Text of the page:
Better connecting Tongoa in Vanuatu

The Vanuatu Police Force post on Tongoa Island has received significant upgrades to their radio communication capabilities, allowing for better communications back to Port Vila and surrounding islands in the event of an emergency.

CAPTION: Vanuatu Police Force Inspector Paul Thompson (right) and Sergeant Willie Daniel Obed test their handheld radios at the Tongoa Island Police Post during the Vanuatu Government National Emergency Radio Network project. Story by Captain Taylor Lynch. Photo by Corporal Kieren Whiteley.

The upgrades were carried out by a small contingent of Australian Army signallers and Vanuatu Police Force members as part of the Vanuatu Government National Emergency Radio Network project, who installed and trained Tongoa police officers on both High Frequency (HF) radios and Very High Frequency portable radios.

Vanuatu Police Force (VPF) Senior Sergeant Willie Daniel outlined what the upgrades meant for his small team of police officers living and working on Tongoa.

“This will allow us to contact each other from surrounding areas and islands, which will make us very happy as this communication helps us as we travel to various islands, villages and the beach,” Sergeant Daniel said.

“We haven’t got a lot of personnel here, but setting up the policing systems for the future will mean more police. These HF radios will help future police officers at this post.”

Sergeant Daniel explained why the VPF’s radio network upgrades were so important for Tongoa, particularly during cyclone season or if a serious incident occurs.

“We experience a lot of cyclones, particularly ones where the network systems and mobile phone towers go down, so this communication system will help,” he said.

“Now with the radios, if Vodafone or Digicel towers are destroyed we can still connect with police headquarters and National Disaster Management Office Headquarters in Port Vila via the HF network delivered under the Vanuatu Government National Emergency Radio Network.”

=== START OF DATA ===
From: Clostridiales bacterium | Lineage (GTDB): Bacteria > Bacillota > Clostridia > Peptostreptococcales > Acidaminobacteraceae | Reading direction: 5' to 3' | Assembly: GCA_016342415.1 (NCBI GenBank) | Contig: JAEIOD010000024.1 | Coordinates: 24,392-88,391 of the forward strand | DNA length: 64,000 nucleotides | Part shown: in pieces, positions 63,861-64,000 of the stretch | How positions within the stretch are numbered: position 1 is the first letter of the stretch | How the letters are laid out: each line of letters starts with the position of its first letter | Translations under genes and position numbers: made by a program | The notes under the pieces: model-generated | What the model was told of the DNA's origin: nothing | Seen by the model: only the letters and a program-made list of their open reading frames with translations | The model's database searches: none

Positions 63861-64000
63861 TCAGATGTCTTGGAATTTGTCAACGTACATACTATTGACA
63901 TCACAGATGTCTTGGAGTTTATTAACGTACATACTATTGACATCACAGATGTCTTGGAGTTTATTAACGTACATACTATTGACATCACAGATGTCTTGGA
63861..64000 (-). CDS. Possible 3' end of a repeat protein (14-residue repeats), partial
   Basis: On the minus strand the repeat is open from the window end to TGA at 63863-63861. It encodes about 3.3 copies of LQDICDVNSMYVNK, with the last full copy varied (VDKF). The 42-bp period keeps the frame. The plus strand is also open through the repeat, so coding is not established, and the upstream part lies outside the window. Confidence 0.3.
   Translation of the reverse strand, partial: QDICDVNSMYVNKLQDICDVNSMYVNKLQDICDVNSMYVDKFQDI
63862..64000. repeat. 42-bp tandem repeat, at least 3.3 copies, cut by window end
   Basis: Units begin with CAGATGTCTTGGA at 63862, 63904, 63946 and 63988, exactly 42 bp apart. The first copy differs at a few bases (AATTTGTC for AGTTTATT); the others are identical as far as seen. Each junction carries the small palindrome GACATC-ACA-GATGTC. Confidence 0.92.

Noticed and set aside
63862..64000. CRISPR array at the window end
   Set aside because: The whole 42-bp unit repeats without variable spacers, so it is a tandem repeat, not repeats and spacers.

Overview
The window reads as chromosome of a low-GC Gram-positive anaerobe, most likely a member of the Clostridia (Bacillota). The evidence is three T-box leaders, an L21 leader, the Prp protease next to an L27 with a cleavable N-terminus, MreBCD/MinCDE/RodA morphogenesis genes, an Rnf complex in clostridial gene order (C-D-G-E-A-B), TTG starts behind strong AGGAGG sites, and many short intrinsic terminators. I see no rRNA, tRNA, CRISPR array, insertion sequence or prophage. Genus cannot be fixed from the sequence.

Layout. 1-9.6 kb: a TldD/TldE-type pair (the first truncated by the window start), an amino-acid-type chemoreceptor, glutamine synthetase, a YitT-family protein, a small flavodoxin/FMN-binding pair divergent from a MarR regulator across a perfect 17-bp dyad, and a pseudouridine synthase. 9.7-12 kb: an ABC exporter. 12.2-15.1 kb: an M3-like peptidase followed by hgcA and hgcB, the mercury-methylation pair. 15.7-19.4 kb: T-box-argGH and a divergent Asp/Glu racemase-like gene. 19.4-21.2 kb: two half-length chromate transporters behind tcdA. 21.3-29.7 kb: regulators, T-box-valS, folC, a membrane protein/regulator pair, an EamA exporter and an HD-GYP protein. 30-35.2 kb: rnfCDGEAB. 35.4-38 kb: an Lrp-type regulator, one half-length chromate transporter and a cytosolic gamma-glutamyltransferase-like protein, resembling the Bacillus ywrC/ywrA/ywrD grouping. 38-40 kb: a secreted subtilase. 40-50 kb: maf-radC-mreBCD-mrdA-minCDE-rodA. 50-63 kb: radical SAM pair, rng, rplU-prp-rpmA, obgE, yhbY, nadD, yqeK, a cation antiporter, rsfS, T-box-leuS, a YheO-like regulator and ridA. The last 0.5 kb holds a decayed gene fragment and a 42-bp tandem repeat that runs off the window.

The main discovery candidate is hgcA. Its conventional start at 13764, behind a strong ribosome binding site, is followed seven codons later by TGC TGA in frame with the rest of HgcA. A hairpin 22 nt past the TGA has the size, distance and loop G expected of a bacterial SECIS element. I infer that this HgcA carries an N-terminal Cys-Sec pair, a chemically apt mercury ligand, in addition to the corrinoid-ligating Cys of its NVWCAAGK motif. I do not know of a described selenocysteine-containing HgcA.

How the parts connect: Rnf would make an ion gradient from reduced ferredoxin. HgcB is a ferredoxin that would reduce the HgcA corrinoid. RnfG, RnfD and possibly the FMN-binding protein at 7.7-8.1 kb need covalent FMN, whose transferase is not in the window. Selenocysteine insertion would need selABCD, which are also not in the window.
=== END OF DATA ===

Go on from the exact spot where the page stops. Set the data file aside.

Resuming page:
“I often patrol alone, if there’s an accident or I respond to an incident in the village, I’ll be able to call on the radio and receive assistance much faster, whether someone is in danger or a more serious case I was not expecting,” he said.

  Corporal Kieren Whiteley

CAPTION: Vanuatu Police Force Sergeant Willie Daniel Obed at the Tongoa Island Police Post during the Vanuatu Government National Emergency Radio Network project. Photo:  Corporal Kieren Whiteley 

Sergeant Daniel said he loved his community, being a Tongoa local himself, and was appreciative of the upgrades occurring in his community.

“I’ve been in the police for more than 20 years, I’ve got lots of experience working in the rural areas, I live and work in the community,” Sergeant Daniel said.

“I like living in my community, on my island as a police officer, it allows me to help my people, I love my job and that’s why I’m still here today.”

“We are very proud of these upgrades and thank the ADF for assistance, the work they have done will help the people of Tongoa,” he said.

Delivered by the Australian Defence Force and Vanuatu Police Force over a three-year period under the Vanuatu-Australia Defence Cooperation Program, the Vanuatu Government National Emergency Radio Network is helping increase Vanuatu’s disaster preparedness and response capability, and support an enhanced police presence across the Vanuatu archipelago.

The project complements other initiatives delivered under the Vanuatu-Australia Defence Cooperation Program, which provides ongoing support to the VPF aligned with Vanuatu’s priorities and a framework to further the people-people ties between our security forces.





2134 Total Views 2 Views Today

Leave a Reply

Your email address will not be published. Required fields are marked *